As you become familiar with eBay you will start to see potential everywhere. Favourite categories include clothes and shoes, musical instruments, electronics and collectables - but the choice of products is endless. The most expensive item sold on the site to date was a Gulfstream aircraft for £2.5. Recently, Ronan Keating's leather trousers went for £5,000.

Getting started, by the way, couldn’t be easier. All you need do is log on to www.eBay.co.uk and complete the online registration which will ask you for a user name, password, e-mail address and a credit or debit card for verification purposes. This process won’t cost you anything.

The next stage is to create a seller's account online, for which you have to provide credit/debit card details and bank account information for verification purposes. You then follow the listing instructions, giving product details, the duration of your listing - from one to 10 days - and the starting and reserve price if you want to set one. You have to pay a listing fee, which depends on the item's value and is a maximum of £3. If the item is sold, you pay eBay a final value fee which will be around 5.25 per cent of the closing price.

Once you’ve joined, you can sell anything with a few clicks of the mouse. To list your item you log in to the website with your personal ID, choose a category for your item, type in a description, details of how you propose to send the item to the buyer and a price and you’re ready to start your auction.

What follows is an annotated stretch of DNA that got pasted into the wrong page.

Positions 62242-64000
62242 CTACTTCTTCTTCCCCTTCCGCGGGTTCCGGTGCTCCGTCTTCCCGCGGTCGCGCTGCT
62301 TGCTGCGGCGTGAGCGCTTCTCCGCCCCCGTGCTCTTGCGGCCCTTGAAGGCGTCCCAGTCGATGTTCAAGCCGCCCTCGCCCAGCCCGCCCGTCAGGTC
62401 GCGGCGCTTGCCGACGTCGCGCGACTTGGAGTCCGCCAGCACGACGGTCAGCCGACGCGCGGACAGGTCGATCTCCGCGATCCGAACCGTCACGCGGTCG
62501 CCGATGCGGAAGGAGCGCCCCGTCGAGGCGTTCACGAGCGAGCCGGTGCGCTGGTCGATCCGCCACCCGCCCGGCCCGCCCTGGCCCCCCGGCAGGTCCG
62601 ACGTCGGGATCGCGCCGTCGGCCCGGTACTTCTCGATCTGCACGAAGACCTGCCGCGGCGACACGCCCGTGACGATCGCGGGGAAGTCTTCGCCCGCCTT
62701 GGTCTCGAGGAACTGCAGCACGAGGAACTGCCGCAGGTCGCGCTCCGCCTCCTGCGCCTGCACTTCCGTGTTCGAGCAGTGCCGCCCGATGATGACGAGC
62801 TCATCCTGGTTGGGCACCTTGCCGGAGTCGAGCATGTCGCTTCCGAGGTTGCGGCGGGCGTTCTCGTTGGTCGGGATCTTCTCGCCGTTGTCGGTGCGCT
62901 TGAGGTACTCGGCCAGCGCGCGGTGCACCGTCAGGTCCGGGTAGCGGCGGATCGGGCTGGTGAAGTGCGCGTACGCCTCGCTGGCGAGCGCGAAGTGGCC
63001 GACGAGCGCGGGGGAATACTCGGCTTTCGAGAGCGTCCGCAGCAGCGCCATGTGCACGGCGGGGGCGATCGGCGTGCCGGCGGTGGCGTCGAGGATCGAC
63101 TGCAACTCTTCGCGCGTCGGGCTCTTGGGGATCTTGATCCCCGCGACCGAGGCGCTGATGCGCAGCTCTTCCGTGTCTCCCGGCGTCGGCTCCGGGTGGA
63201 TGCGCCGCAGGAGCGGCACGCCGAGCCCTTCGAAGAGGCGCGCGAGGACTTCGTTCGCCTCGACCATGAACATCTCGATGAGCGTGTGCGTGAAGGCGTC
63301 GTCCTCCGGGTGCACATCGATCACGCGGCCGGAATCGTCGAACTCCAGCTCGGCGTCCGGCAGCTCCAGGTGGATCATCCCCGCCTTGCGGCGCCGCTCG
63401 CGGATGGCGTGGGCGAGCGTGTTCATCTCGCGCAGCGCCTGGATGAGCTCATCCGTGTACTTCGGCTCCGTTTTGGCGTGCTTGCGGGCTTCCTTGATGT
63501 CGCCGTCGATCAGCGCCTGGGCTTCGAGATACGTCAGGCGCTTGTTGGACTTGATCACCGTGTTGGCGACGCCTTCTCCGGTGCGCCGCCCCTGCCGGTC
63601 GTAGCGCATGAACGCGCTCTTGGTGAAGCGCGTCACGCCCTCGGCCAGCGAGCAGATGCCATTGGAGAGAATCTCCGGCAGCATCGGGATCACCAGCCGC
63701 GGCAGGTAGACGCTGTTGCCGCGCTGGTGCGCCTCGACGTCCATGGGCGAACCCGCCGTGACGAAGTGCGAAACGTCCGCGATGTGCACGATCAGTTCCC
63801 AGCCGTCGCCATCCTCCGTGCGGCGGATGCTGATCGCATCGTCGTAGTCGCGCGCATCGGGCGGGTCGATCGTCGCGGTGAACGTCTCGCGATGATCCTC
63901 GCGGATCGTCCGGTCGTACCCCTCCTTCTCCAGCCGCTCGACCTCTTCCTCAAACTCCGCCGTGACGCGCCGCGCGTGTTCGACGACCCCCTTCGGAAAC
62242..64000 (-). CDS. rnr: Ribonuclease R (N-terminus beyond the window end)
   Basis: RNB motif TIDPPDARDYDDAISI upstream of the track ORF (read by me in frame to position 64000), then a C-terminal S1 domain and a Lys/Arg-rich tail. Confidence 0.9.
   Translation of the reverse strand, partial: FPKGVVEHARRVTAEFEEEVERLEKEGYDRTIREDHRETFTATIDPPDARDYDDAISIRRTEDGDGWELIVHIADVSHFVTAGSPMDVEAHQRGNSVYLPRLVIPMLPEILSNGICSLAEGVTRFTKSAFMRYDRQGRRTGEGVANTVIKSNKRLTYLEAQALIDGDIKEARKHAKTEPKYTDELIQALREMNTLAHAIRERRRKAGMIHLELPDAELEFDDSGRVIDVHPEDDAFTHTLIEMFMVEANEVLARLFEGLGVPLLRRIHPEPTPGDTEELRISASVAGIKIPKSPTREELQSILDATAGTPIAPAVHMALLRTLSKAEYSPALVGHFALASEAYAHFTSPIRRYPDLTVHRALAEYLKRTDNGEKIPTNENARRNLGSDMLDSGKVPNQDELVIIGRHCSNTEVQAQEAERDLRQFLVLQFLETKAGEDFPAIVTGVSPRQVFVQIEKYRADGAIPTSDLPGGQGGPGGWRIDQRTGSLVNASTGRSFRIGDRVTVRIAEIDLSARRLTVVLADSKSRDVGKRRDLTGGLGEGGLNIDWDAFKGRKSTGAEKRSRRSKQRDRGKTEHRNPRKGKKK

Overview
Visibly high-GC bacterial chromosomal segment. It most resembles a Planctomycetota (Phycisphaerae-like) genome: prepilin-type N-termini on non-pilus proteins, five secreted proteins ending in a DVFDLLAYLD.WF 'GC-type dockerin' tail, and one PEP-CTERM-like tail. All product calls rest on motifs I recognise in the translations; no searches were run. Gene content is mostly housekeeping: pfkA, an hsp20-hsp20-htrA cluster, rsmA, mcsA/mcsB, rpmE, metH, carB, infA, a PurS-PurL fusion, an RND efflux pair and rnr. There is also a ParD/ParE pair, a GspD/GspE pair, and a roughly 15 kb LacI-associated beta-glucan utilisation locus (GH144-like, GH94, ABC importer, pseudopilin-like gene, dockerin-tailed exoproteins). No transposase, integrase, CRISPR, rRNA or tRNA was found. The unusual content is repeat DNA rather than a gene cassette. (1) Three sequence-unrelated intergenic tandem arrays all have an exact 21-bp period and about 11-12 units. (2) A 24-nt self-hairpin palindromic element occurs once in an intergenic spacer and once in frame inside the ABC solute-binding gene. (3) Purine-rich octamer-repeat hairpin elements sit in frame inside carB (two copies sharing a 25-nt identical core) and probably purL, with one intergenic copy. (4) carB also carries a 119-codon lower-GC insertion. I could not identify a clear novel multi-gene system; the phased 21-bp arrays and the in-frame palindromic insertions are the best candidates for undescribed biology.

You really need to include a digital photograph of the item and the better your sales copy, the greater the price you are likely to get. Once an item is listed all you have to do is sit back and wait for the buyers to start bidding.

Most auctions last seven days and the bidding can be fierce – with much of it taking place in the last few minutes of the sale. If you want to optimise your chances of success you should always:

Be honest about what you are selling.

Write eye-catching advertisements and copy.

Set a realistic starting price or offer an item without any reserve price at all.

Keep your buyer well informed.

Don’t despatch the goods until you have received payment.

Speaking of payment, eBay make it easy to collect money via credit card thanks to their own online payment system, which is called PayPal. In fact, of the best things about eBay is that it provides its sellers with plenty of support and advice. There is an eBay university, for instance, that holds both real and virtual courses. Also, an eBay ‘community’ where you can pick up information and tips from eBay ‘power sellers’. Their most useful resource is probably something called Seller Central which is to be found at http://pages. ebay.com/sellercentral. If you have a question about selling, the chances are that it will be answered here. This portal is divided into a handful of main categories including getting started, best practices, advance selling and news and updates. Another useful sales advice section on the eBay site is to be found at http://pages. ebay.com/startselling.

Justin Power
http://www.powerreport.net

(1066)